There was a recent report from Reuters stating that about a dozen Japanese tourists each year are so emotionally devastated when they travel to Paris to find that the real city isn’t quite as they had envisioned it they need psychological treatment. The article seems to indicate that this goes beyond the usual culture shock. I think we can all sympathize with traveling to a destination and finding that the reality is a little different from what we were hoping for but I’m hoping that we are able to cope without lapsing into psychoses.
Many of the contributors and readers of this site are gaijins who have left hearth and home to establish lives in a foreign land. I would have thought that the gulf between the English-speaking western cultures and Japan would be pretty large but apparently it’s not large enough to cause a namable psychological disorder.
I think we all have stereotypes and mental images of foreign lands but I like to think that I’m made of sterner mental stuff so that I won’t completely break down when I visit New Zealand and find that it’s not populated exclusively with sheep and hobbits. Why are the Japanese tourists so disillusioned with Paris but able to cope with the inevitable disappointments of other destinations? According to the brochures tour companies are promising that the world outside of Japan is a veritable paradise of lush nature, crystal blue skies, clear oceans, classic architecture and twinkling skylines. Of course the fact that there doesn’t seem to be a Niagara Syndrome, Guam Syndrome or Whistler Syndrome would imply that either these destinations are everything that the travel literature say they are and the Japanese tourists aren’t disappointed and disillusioned upon arrival or tourists have a suitably low expectation of these places and bad vacations are par for the course.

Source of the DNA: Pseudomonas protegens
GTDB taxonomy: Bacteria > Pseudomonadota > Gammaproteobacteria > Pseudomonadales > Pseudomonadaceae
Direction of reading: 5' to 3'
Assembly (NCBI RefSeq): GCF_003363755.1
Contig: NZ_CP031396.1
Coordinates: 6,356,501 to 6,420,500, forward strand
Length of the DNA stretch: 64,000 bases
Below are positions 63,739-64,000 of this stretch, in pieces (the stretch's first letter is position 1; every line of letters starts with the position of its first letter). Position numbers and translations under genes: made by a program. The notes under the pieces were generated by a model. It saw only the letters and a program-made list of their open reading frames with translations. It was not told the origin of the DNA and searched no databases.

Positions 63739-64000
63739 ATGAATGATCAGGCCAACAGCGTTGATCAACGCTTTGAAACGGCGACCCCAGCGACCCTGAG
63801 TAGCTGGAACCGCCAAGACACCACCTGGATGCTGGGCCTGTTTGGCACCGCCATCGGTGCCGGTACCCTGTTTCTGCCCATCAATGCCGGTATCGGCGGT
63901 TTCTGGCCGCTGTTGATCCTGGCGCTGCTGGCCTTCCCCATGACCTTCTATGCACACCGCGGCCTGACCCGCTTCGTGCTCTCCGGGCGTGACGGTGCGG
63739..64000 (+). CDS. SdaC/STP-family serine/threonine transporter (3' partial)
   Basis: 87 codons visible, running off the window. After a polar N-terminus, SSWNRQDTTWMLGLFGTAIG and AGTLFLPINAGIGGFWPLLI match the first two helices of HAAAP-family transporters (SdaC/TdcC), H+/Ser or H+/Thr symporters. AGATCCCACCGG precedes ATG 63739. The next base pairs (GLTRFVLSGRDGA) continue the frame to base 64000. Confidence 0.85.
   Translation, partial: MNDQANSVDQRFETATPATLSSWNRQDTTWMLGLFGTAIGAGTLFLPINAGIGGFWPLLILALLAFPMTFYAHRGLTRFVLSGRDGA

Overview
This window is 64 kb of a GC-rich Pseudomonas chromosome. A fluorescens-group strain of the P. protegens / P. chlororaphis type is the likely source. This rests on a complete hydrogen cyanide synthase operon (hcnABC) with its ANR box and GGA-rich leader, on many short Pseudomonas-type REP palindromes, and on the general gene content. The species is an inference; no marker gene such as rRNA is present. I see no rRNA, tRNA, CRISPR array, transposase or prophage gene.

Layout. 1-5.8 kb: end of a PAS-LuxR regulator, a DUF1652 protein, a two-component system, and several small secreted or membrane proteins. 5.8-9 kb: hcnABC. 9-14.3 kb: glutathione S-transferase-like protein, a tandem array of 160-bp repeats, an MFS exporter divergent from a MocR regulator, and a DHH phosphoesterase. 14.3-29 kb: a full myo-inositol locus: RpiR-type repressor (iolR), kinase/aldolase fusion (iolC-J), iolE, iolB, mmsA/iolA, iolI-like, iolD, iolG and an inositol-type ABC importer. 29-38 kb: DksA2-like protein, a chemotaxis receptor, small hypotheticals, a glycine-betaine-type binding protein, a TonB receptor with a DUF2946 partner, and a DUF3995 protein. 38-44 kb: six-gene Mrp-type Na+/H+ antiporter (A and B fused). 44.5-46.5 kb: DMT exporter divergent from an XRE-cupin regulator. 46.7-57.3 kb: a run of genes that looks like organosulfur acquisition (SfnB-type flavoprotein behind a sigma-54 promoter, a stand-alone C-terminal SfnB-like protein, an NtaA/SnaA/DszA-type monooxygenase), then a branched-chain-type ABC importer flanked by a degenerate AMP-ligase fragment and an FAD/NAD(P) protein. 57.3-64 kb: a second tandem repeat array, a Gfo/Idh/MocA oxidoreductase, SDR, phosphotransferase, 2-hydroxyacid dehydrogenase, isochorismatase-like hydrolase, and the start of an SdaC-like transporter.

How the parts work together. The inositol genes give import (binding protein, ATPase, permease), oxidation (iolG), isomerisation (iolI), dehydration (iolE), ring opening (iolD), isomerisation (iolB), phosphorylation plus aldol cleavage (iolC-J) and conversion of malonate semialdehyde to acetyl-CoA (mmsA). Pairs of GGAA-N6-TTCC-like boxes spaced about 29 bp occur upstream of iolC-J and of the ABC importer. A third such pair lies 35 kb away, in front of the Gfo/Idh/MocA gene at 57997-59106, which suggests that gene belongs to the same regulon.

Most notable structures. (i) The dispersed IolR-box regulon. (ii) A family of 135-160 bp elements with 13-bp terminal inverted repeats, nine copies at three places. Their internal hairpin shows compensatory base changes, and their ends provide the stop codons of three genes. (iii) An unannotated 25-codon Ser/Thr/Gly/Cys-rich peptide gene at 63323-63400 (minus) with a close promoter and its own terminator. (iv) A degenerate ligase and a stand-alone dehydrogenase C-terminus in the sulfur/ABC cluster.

The naivety of the Japanese who suffer from the syndrome is actually rather touching in a way. Somehow they’ve managed to retain their idealized image of Parisians as polite, congenial sophisticates despite the abundance of readily available news stories that would contradict this. Why is this? Despite the fact that Japan is a modern nation with modern education and access to a host of information through the media and Internet a frighteningly large portion of the populace still remains willfully blind to reality and holds to some odd beliefs about other countries and cultures.
I can sympathize with the general desire, if not the specific city the Japanese have chosen, to think of some far off land as an exotic paradise. Unfortunately, the land of courteous Frenchmen riding bicycles along the Seine, carrying croissants in one arm, showering gifts of Louis Vitton handbags to lonely vacationing women while quoting and composing sonnets doesn’t actually exist anywhere but in the minds of the Japanese. When confronted by the reality that they just don’t want to face or accept that differs from the mental image the mind snaps and we have this very unfortunate syndrome as a result.
Japan isn’t cut off from the rest of the world in an isolationist stance anymore and news feeds from around the world can provide actual images, videos and reports of what outside countries are like. Of course it’s ultimately up to the individual to choose to accept the reports as accurate and real or to keep their head buried in the sand and cling to a fantasy.
The solution to Paris Syndrome is relatively simple. I would give the same advice to Japanese tourists as I do for my dates; Keep your expectations low and you won’t be disappointed.